Such testimonials filled the room over the course of the evening – with one couple (pictured above) beaming as they shared the news of their engagement to be married as a result of the work they accomplished through the program! In addition to the presentation of diplomas, the graduation reception also included some closing instructional moments, offered by Program Facilitator Carmen Fortuna. During this segment she shared best practices for emboldening and nurturing partnerships from the Within Our Reach curriculum which drives the Strengthening Couples series. Within Our Reach builds on couple participants’ existing strengths and adds critical life and relationship skills to create safer, more stable unions that help heighten the quality of life for the individuals in that relationship as well as their children, including: fostering improved communication, managing expectations, and devoting themselves to a mutual commitment and support. The curriculum was developed with critical relationship strategies that focus on how adults learn best– by engaging in activities that reinforce self-awareness and apply healthy decision-making strategies to their own circumstances.
“With every group of graduates I see the same swell of positive energy from the couples,” shares Family Services’ Family Programs Director Betsy Green. “They don’t want the program to end. They want to stay together as a group and continue. And, most of the new couples who will arrive to the program when we offer it next will do so as result of their referrals.” Ms. Green is careful to articulate that the program is not a “fix”. “We intentionally refer to the series as Strengthening Couples, because it’s not just about repairing the union. Within Our Reach is more a set of tools and practices we share to reinforce relationships wherever the couples happen to be – whether just starting out, or many years in.”
Family Services of the Merrimack Valley recognize that caring for family members is a challenge and recognizes the need for couples to maintain positive relationships that are healthy and nurturing. In our parenting programs department, trained and experienced professionals help parents, children and relatives gain the knowledge and skills they need to care for one another, and create a stronger, healthier family unit. The next Fortaleciendo Parejas group begins on October 18. Please call the Strengthening Couples Program Coordinator at 978-327-6656 for further information.
Programs & Services for Families Include:
- Putting Children 1st – Court mandated parent education for divorcing parents.
- Parenting Journey – A 12-week parent education curriculum that helps parents come to terms with their childhood experiences in order to make positive changes going forward.
- Siempre Papa (24/7 Dad) – A multi-week curriculum especially for Latino men that addresses their unique concerns and needs in their role as fathers.
- Young Empowered Parents (YEP!) – YEP! works with pregnant and parenting teens to learn how to care for their children while they continue to pursue their education and life goals.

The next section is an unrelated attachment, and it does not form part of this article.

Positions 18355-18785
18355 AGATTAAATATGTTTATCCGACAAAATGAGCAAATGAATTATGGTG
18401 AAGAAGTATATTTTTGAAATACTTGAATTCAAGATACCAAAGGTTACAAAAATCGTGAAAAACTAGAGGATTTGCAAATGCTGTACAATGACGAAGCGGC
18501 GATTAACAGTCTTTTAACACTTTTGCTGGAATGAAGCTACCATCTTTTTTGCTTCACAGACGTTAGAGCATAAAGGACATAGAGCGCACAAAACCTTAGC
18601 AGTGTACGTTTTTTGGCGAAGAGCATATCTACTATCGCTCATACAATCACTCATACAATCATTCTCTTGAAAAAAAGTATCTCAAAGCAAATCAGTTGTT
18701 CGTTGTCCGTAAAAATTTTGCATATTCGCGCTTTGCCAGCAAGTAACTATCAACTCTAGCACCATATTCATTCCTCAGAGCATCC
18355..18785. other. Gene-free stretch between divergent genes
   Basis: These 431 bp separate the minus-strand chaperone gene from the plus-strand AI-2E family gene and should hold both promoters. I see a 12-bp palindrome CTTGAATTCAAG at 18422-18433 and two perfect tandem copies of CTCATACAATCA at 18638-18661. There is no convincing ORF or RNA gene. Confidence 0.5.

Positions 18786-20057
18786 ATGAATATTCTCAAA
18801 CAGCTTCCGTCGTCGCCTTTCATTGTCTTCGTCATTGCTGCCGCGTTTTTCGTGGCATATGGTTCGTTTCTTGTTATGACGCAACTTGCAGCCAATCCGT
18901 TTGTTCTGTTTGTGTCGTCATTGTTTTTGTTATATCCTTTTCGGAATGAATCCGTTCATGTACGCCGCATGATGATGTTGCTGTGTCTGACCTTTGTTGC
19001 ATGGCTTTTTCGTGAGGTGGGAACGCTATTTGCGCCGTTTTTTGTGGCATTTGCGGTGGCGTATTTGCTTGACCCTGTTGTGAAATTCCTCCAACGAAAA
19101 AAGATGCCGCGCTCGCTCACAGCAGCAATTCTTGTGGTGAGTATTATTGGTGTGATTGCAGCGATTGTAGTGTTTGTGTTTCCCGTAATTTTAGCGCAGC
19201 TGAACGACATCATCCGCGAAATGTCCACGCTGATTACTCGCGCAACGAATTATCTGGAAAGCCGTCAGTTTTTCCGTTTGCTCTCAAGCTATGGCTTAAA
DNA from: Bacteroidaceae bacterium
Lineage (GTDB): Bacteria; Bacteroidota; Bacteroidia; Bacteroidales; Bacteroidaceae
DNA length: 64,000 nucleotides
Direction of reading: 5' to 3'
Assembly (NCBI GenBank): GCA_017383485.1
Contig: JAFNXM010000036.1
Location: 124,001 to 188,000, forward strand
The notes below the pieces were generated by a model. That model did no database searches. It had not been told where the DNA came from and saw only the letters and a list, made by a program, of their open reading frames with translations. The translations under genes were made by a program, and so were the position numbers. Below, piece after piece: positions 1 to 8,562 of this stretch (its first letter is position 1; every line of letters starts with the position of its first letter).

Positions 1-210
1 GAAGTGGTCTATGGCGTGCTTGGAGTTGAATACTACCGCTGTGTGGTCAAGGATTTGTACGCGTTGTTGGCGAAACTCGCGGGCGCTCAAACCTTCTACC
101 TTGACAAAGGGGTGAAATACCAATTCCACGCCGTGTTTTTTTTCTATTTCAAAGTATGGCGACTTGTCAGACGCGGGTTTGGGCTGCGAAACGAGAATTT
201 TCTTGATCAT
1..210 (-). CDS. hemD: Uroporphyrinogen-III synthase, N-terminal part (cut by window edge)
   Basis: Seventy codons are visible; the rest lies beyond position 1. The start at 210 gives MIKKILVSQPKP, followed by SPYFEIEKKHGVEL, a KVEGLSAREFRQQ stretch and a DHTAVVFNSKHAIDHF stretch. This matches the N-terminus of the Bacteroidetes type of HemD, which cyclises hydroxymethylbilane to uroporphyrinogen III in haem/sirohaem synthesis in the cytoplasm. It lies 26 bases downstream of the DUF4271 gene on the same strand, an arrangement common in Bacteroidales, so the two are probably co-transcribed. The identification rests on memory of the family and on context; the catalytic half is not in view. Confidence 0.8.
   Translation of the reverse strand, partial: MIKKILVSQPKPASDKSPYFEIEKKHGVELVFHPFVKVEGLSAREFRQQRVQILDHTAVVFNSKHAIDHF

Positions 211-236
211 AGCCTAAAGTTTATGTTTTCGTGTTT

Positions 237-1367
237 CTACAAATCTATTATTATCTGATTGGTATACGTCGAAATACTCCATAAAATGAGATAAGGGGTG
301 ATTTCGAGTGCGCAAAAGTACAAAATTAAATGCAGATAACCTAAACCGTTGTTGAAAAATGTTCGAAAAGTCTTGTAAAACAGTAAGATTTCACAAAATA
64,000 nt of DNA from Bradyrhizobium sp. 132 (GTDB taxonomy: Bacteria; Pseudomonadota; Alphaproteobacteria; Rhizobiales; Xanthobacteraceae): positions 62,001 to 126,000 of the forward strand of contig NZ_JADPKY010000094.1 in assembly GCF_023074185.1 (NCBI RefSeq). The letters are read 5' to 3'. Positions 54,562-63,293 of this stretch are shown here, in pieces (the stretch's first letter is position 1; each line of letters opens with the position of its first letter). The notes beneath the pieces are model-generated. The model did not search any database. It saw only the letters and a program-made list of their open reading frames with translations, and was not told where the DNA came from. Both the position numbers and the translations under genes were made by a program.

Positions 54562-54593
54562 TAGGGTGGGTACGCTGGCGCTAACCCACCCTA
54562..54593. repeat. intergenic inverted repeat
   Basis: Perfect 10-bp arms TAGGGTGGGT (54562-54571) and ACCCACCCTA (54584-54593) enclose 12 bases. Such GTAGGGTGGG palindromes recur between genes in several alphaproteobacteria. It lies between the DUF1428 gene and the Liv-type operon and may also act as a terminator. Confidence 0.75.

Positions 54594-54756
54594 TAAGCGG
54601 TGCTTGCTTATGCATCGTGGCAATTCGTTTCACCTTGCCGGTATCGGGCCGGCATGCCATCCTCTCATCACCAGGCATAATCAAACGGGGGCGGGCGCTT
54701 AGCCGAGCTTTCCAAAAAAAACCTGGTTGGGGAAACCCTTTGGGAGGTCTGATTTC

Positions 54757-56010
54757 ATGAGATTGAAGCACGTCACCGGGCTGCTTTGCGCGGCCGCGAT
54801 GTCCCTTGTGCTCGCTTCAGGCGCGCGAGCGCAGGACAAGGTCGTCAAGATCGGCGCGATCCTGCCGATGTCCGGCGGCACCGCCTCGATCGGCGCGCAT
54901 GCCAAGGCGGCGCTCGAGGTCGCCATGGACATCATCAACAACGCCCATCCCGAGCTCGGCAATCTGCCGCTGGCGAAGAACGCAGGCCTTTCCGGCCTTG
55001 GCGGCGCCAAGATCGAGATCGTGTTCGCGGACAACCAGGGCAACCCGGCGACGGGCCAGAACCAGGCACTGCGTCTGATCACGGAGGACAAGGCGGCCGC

- Strengthening Couples – A 8-week program designed to help couples form and sustain a healthy relationship.
- Family & Community Resource Center – Located at One Union Street in Lawrence, MA, the FCRC provides a host of support services for families, including workshops, community events, case management, and parenting classes.
Our Role is to Support These Dads on the Community Level.
Each month Family Services plays host to a growing gathering of engaged professionals with a shared mission… to provide best practices for local dads as they parent their children. The group, known as the Friends and Fatherhood Network, is comprised of program directors and other providers from organizations such as Head Start, Healthy Families, The Department of Children and Families, Children’s Friend & Family Services. For them, these monthly meetings are not to be missed as they provide a platform for learning and also an opportunity to exchange common obstacles and plot solutions. The collective hope and high regard the Fathers and Family Network holds for dads is quite remarkable, and it fuels their day-to-day tireless work on the front line in and around the Merrimack Valley. In honor of the finish to another productive year supporting fathers, the network recently welcomed a panel of seven men to their June meeting inviting each of them to open up about their firsthand experiences employing the lessons learned through programs such as Siempre Papa and how that type of community support continues to serve their growth as parents.
It’s not often that a group of men come together and bare their souls in the public eye. But for Jeffrey, Max, Angel, Oleo, Angelo, Umigel and Ramon, nothing is more important than their children and were proud to express that love – especially within the safe setting of the Fathers and Family Network. Kids’ food allergies, financial hardships, emotional wellness, childcare and custody, being present, communication challenges… these are all parenting issues with which they grapple regularly and that matter deeply to each of them. What follows here is a glimpse of the raw testimony the panel shared as they let their guards down through tears and a sense of unwavering pride for the roles they have reclaimed in the lives of their children.